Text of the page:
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Lenny Padilla | | May 23, 2015

Hanging on

2015 DII Women's Outdoor Track & Field Championship Recap: Day Three

ALLENDALE, Mich. -- Madison Smith could hardly watch. It’s hard to blame her when her Central Missouri team didn't control it's own fate.

“I was so nervous going into the 4x4,” Smith said. “I wasn’t running in it, so it was hard to watch.”

Going into the final event at the 2015 NCAA Division II Outdoor Track & Field National Championships, Central Missouri led by nine points. Lincoln (Mo.) was in second place and needed to win the 4x400 relay to capture the title. They were leading the race, too, but a bad handoff forced a runner outside of her lane. When she returned, she bumped another runner and Lincoln was eventually disqualified.

So the Jennies are the 2015 outdoor national champions, a first for the school. They also won the indoor title this season.

“We have a team of amazing athletes,” junior Heavin Warner said. “It’s an honor to be on the same team as them. Crazy things happen at nationals. Some things go your way and some don’t. It’s surprising in that it was a nail-biter during the 4x4. I couldn’t watch.”

Central Missouri won with 59 points, Lincoln was second with 50 followed by New Mexico Highlands (42), host Grand Valley State (41) and Pittsburg State in fifth (31).

Warner got the team going on Thursday when she defended her title in the hammer throw with a toss of 211-1 feet (64.35 meters). But she wasn’t thrilled with her 20th place finish in the discus.

“Discus didn’t go my way,” Warner said. “And that’s OK. We had another girl in discus, who wasn’t even ranked [Brooke Swearingin] and she threw huge. It was awesome because she’s a senior.”

Swearingin finished sixth with a toss of 162-5 (49.52).

Kirk Pedersen, one of Central Missouri’s co-coaches, along with Kip Janvrin, said there were several pleasant surprises this week.

“Our pole vaulter [was a surprise],” Pedersen said of Brittany Kallenberger, who won the event with a leap of 13-1 1/2 (4.00 m). “I think she was seeded third coming in and she jumped really well on Thursday and that got the ball rolling for our team. Erika Kinsey jumped phenomenal and placed fourth. I think she was a little down about that. But she came back to win the high jump and she almost won the triple jump.”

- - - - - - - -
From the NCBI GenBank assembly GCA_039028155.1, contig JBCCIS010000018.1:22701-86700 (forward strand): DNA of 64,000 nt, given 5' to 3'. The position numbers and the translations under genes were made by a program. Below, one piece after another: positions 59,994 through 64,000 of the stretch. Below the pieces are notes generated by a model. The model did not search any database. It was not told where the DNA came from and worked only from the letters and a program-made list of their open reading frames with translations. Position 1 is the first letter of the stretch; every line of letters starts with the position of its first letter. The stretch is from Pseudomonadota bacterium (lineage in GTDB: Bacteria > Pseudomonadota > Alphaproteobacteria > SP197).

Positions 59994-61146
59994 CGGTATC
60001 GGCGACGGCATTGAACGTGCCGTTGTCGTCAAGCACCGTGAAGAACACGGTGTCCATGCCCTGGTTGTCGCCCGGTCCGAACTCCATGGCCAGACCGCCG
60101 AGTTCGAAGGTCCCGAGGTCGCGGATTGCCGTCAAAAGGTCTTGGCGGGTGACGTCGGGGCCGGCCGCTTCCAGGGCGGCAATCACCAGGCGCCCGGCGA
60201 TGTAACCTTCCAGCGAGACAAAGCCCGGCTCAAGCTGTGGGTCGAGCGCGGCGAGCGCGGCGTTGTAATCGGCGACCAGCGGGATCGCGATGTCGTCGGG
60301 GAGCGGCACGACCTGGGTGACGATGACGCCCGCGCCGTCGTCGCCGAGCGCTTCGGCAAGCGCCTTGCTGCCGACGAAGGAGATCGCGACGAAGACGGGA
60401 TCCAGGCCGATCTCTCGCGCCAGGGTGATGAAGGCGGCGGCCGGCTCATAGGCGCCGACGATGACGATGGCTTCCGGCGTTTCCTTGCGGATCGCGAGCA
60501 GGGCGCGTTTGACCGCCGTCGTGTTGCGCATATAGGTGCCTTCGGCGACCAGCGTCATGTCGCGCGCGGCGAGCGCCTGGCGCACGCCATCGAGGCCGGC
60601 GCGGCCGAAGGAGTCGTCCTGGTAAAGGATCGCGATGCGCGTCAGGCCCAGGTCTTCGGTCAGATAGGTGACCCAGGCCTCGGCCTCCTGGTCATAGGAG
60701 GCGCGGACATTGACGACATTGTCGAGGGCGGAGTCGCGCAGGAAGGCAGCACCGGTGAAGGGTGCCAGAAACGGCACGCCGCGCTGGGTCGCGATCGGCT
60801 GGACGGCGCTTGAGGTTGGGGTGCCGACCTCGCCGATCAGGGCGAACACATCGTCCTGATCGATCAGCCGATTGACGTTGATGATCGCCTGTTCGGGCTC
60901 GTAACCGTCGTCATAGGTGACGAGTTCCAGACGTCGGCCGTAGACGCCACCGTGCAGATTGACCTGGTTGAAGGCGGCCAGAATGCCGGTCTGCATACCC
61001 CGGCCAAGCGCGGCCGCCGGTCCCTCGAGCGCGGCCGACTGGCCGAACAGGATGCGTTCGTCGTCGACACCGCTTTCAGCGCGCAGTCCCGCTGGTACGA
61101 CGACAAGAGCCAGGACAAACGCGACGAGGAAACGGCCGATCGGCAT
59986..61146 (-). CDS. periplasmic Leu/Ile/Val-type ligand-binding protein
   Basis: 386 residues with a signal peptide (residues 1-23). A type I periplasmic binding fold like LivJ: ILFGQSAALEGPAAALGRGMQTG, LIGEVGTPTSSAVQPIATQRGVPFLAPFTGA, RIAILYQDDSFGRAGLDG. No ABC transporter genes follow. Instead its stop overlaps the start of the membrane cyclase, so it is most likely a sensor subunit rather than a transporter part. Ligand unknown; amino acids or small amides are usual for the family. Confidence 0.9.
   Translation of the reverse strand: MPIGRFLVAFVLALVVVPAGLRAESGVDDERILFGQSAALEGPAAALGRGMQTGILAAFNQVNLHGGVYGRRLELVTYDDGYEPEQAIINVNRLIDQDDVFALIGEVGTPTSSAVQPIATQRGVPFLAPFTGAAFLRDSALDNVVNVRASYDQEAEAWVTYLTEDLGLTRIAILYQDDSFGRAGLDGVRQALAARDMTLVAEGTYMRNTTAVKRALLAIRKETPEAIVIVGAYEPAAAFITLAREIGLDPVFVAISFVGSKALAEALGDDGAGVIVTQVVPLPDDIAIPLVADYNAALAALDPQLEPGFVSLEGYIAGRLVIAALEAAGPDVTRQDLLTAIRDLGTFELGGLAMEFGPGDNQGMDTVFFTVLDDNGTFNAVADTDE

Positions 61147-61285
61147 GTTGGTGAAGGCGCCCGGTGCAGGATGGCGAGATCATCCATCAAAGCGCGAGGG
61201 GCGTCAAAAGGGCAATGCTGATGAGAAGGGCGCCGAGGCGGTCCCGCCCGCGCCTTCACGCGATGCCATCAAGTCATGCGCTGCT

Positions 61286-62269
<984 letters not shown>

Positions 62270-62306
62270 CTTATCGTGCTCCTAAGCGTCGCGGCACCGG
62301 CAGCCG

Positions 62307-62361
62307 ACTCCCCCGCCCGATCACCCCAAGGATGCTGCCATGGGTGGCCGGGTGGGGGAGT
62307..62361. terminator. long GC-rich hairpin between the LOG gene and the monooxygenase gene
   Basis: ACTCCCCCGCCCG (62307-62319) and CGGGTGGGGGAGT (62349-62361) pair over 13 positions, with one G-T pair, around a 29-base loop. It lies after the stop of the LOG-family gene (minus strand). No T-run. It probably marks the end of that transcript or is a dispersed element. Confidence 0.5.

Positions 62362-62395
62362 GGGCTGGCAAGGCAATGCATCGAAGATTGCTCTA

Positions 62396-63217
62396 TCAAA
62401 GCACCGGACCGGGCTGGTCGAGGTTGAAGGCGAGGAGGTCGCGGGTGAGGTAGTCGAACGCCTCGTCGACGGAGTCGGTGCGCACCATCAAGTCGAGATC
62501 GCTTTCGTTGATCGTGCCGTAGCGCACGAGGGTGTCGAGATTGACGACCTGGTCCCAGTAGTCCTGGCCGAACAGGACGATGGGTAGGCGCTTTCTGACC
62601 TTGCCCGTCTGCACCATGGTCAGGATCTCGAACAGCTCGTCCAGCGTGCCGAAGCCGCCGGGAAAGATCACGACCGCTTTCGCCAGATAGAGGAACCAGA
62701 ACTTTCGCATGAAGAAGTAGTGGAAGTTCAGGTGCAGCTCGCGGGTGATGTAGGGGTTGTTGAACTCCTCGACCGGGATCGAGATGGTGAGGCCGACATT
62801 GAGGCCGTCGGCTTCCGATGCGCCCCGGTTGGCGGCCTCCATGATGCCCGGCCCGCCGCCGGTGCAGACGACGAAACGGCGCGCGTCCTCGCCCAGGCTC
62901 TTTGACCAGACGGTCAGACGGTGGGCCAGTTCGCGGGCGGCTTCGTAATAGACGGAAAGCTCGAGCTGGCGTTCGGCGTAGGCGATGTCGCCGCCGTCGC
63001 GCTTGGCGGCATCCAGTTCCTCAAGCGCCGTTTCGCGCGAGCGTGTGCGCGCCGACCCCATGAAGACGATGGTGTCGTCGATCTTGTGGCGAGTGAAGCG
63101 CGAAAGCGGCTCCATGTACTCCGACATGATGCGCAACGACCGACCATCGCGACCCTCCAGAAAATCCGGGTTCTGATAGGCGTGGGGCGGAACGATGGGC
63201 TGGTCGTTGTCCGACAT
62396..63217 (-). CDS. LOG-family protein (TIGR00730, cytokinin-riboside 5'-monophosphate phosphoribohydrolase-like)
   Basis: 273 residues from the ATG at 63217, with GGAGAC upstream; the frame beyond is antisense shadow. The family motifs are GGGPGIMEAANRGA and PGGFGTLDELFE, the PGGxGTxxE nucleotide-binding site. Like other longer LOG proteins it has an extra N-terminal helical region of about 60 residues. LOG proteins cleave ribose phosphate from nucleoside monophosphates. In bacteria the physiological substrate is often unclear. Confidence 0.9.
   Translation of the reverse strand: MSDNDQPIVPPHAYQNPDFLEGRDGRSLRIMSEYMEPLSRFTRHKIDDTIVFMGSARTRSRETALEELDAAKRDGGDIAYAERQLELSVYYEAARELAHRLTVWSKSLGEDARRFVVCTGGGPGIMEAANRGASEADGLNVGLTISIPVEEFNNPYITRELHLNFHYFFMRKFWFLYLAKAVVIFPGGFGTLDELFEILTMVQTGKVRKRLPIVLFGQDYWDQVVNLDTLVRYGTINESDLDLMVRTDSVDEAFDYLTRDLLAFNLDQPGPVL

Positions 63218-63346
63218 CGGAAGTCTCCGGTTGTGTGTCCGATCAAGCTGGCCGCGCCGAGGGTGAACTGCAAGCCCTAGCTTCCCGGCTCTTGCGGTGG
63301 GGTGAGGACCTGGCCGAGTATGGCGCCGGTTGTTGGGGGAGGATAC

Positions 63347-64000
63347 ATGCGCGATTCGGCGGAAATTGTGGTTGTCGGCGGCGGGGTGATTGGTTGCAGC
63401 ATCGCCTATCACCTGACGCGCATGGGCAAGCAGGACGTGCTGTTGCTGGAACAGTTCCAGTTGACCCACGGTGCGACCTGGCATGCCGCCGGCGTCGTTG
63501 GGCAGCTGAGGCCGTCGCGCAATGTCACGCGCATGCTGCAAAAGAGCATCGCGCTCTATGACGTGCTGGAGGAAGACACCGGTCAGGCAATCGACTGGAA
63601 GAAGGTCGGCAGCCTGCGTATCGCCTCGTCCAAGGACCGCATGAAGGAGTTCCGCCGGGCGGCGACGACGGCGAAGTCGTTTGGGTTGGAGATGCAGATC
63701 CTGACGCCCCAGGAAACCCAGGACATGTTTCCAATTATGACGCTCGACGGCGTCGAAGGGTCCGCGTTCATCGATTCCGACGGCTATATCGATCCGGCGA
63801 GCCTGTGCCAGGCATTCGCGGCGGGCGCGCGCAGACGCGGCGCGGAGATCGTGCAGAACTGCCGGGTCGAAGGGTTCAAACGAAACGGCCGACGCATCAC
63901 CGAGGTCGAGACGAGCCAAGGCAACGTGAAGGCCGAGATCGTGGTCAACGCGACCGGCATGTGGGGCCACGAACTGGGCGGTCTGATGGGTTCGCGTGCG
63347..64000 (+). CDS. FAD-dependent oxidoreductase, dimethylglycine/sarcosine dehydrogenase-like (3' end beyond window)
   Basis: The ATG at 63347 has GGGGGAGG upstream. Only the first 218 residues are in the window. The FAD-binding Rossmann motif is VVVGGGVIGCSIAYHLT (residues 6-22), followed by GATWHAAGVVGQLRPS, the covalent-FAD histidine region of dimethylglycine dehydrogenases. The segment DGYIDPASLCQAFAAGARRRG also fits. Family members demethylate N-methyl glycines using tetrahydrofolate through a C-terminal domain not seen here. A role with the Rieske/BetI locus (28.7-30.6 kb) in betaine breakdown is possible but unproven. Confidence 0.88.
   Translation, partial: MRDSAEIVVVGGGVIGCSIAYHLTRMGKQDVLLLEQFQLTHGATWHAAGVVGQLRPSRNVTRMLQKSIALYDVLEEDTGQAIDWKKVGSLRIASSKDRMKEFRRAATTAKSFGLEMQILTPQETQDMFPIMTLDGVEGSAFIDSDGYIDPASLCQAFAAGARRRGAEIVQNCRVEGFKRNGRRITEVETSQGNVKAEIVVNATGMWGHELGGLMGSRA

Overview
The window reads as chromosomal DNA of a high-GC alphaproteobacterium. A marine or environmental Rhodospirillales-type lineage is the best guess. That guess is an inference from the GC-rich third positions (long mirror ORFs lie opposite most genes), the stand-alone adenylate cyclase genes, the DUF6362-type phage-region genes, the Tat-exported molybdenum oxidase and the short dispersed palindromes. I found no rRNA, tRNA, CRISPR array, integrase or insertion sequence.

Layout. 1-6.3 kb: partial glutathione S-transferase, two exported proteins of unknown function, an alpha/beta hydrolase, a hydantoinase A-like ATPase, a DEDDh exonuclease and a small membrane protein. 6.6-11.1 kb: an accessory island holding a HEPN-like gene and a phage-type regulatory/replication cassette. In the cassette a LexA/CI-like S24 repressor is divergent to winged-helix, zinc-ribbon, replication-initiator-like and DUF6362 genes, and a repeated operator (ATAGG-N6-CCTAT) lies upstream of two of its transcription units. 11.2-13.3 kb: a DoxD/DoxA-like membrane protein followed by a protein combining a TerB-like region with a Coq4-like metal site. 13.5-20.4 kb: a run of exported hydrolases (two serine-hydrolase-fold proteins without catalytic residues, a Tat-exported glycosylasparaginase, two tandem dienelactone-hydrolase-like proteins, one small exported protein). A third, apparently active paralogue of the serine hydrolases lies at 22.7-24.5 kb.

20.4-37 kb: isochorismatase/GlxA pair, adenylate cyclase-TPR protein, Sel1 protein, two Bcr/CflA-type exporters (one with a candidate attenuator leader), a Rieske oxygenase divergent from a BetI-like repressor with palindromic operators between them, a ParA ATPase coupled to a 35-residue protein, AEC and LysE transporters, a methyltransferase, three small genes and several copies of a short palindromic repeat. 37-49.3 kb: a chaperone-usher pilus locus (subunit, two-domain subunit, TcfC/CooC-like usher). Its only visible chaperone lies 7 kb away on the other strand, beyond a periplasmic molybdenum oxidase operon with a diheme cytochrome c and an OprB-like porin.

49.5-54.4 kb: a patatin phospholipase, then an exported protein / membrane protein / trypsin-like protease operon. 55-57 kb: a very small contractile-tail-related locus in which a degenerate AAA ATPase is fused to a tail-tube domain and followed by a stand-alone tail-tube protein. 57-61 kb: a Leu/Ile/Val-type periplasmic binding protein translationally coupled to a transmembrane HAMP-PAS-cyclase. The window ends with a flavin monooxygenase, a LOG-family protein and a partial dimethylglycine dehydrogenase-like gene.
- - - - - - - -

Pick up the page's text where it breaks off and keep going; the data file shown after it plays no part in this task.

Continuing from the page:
Janvrin said Kallenberger and Warner’s wins were huge.

“We knew a lot of our good points were going to come on Thursday and Friday,” he said. “We had nothing on the track after 2 p.m. today. So we had this big lead and it was kind of an eery feeling watching everyone get closer and closer and not really knowing what was going to happen.”

Here are the nine members of the women’s team and their events: Nikki Douglas (400 hurdles), Megan Glamann (10,000), Victoria Jackson (heptathlon), Erika Kinsey (long jump, high jump), Kallenberger (pole vault), Zoe Sharplin (heptathlon, 100 hurdles), Smith (heptathlon, 100 hurdles, high jump), Swearingin (discus) and Warner (shot put, discus, hammer throw).

“Another big key for us was Megan Glamann,” Pedersen said. “She’s a girl that had never been to the national meet and she placed placed fifth in the 10,000 meters [in 34:54]. Those were very, very valuable points for us.”

Smith said she knew the Jennies had a shot at a title after last season.

“After outdoor nationals last year, when we finished sixth as a team, Kip told me ‘I think we have a shot at a trophy for outdoor nationals next year,’ ” said Smith, a native of Lee’s Summit, Missouri. “So going into indoor, we thought we had a shot at a trophy.”

Janvrin didn’t want to be over-confident, but he’s glad his team won.

“We’ve been ranked No. 1 for the past seven or eight weeks, so we knew we’d be in the mix to win,” he said. “Did we think we could? Probably not. But we have good athletes in good events. We knew we needed to make hay in the field events and get a big lead [in points] and hang on. Fortunately, we won.”

Pedersen said it was nice to have such a big fan base here in Michigan, on the campus of Grand Valley State.

“A big aspect of our success was the number of student-athletes, fans and family that came to cheer our team on,” he said. “It’s such a big motivator for our kids.”

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